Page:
(Donald R. Passmore/Klaus Vetter, 1974)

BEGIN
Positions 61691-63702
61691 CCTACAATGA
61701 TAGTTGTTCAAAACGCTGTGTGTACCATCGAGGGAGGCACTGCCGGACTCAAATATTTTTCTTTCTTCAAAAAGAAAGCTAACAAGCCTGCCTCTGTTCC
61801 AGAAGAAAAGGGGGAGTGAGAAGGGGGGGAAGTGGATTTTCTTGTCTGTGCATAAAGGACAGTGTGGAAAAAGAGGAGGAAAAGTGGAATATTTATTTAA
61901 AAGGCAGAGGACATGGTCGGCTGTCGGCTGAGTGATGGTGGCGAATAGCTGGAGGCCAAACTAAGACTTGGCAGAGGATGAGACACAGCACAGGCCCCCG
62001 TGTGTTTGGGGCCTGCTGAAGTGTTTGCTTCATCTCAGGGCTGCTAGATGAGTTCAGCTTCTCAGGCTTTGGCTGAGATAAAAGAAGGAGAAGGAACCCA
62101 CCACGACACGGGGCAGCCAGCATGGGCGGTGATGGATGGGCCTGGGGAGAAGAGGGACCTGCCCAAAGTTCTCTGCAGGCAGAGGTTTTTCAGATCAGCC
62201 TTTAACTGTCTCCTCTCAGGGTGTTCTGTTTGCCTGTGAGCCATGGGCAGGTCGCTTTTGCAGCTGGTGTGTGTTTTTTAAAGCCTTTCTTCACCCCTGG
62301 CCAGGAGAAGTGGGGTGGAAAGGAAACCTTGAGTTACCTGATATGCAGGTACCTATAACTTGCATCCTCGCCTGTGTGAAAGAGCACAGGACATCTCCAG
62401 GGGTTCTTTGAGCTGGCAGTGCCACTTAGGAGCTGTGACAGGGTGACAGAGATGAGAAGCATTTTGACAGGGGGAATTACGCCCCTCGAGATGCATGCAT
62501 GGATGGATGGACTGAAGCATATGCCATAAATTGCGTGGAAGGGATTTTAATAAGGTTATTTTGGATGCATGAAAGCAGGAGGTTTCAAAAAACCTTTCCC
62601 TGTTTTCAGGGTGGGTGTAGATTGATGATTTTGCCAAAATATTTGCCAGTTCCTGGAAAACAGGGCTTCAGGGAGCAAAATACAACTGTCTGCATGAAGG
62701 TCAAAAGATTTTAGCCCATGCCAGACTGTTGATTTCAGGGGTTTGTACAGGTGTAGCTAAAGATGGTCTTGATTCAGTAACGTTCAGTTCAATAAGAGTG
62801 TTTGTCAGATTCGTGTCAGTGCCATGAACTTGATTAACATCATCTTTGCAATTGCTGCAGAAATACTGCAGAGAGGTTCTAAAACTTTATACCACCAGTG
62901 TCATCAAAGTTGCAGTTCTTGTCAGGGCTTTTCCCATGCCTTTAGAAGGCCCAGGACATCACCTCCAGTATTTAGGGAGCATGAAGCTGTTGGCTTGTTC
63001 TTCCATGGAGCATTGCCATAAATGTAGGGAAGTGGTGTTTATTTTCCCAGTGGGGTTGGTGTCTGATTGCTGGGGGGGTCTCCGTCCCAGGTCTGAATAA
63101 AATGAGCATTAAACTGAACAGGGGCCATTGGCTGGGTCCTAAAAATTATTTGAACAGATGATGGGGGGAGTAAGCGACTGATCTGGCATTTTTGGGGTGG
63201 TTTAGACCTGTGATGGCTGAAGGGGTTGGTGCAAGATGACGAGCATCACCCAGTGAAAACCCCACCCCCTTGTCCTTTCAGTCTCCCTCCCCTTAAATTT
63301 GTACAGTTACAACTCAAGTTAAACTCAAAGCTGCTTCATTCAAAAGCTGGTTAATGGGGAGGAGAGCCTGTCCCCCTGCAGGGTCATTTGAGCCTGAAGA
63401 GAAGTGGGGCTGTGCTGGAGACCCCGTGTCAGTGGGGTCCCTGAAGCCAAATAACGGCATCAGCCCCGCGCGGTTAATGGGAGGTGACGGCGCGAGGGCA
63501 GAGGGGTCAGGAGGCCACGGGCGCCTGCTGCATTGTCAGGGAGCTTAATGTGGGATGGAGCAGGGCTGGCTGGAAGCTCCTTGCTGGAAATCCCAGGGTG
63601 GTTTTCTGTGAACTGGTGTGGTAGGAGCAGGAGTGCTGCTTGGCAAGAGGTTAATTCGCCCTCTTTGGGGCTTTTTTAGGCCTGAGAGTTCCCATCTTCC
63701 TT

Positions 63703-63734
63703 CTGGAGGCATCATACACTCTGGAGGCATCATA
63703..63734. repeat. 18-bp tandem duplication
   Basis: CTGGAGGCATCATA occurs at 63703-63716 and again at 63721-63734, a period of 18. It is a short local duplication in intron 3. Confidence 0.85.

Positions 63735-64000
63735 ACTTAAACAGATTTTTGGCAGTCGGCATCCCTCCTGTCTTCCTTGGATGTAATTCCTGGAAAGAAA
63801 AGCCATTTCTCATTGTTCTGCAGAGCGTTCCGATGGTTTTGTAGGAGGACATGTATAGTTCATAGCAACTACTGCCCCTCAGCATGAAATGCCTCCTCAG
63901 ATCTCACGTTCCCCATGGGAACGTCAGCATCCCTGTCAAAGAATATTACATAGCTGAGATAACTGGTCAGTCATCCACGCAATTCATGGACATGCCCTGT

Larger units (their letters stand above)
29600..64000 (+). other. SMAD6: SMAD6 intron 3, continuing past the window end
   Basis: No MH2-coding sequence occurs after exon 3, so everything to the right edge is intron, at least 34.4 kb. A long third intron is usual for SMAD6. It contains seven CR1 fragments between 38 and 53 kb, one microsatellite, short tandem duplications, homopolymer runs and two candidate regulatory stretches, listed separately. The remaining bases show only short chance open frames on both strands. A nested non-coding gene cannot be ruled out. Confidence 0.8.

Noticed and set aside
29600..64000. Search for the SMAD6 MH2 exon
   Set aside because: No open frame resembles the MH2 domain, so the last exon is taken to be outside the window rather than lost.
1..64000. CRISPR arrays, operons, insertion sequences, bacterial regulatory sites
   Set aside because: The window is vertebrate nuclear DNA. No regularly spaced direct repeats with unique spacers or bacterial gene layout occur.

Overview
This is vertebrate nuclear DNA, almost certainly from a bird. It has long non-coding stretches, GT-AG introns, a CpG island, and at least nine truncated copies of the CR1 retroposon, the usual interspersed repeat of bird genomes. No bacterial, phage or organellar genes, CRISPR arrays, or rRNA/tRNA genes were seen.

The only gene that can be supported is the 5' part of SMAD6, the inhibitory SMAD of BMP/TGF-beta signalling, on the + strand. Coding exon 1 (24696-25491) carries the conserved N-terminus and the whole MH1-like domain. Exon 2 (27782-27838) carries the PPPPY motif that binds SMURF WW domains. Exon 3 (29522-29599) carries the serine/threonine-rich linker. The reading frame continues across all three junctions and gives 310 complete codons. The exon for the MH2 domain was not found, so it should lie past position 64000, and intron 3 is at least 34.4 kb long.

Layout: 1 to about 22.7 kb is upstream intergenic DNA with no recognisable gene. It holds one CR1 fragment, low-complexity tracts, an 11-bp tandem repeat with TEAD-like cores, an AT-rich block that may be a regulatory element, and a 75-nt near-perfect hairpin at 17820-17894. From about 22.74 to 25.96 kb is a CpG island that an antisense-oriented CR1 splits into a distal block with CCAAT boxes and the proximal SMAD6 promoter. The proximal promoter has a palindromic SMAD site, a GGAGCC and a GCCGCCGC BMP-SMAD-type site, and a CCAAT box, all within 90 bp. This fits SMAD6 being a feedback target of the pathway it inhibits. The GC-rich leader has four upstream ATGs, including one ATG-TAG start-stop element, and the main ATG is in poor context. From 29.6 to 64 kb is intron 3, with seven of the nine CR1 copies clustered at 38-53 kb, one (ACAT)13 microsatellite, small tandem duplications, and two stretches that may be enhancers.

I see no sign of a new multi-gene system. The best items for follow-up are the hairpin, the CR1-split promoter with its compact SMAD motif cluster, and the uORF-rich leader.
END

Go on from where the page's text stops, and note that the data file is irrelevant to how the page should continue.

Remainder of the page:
This movie, made in Sudbury, Ontario on the initiative of the local drive-in proprietor and then sold into oblivion to an unscrupulous distributor, is a legendary, almost-lost piece of Canadian horror history. Some dudes and dudettes interrupt their beach party (well, actually 'rock party' since we're in Shield country here) to explore an abandoned mining town's cemetery. One oaf uses this occasion to conduct a half-remembered Satanic rite he learned from his dad, and then...while this is definitely a cheap, amateurish, and clunky piece of work, it is pretty cool in spite of or maybe because of it: it's got an attitude and an imagination. The grimy texture of the location footage gives it a you-are-there feel that can be pretty creepy. The cannibalism sequences are way more lurid and detailed than the run of horror schlock from this era (somebody's mom must have complained, hence the 'warning' gimmick appended to these bits). The jaded undertaker is even more amusing and motivating than the very Sudburyesque young folks who incite the action. And because they had no obligations to the big boys, the filmmakers roll credits around the one-hour mark, instead of padding things out endlessly to fill out the running time. Goofy and creepy in equal measures, and quite memorable.